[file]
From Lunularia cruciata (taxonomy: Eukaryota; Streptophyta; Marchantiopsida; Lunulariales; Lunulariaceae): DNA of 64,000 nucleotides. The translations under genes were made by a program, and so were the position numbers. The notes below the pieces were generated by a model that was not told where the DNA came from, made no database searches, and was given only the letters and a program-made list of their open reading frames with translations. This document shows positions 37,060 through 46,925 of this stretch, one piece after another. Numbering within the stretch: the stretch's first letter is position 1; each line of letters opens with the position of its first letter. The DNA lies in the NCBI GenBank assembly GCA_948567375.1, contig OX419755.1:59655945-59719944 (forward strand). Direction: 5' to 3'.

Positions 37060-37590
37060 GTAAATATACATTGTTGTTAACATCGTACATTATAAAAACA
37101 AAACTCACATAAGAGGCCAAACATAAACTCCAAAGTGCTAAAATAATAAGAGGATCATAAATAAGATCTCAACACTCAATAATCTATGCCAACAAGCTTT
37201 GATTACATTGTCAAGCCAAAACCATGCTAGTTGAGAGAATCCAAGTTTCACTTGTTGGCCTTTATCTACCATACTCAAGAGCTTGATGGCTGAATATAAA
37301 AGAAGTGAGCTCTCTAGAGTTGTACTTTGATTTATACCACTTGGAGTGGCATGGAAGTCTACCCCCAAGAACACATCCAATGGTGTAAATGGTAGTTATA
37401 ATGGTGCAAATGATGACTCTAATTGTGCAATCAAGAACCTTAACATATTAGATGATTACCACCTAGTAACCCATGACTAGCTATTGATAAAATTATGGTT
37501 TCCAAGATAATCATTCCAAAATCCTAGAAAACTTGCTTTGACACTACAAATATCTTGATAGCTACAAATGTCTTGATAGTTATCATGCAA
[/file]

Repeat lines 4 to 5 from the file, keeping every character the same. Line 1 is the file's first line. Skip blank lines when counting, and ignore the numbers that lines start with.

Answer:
37101 AAACTCACATAAGAGGCCAAACATAAACTCCAAAGTGCTAAAATAATAAGAGGATCATAAATAAGATCTCAACACTCAATAATCTATGCCAACAAGCTTT
37201 GATTACATTGTCAAGCCAAAACCATGCTAGTTGAGAGAATCCAAGTTTCACTTGTTGGCCTTTATCTACCATACTCAAGAGCTTGATGGCTGAATATAAA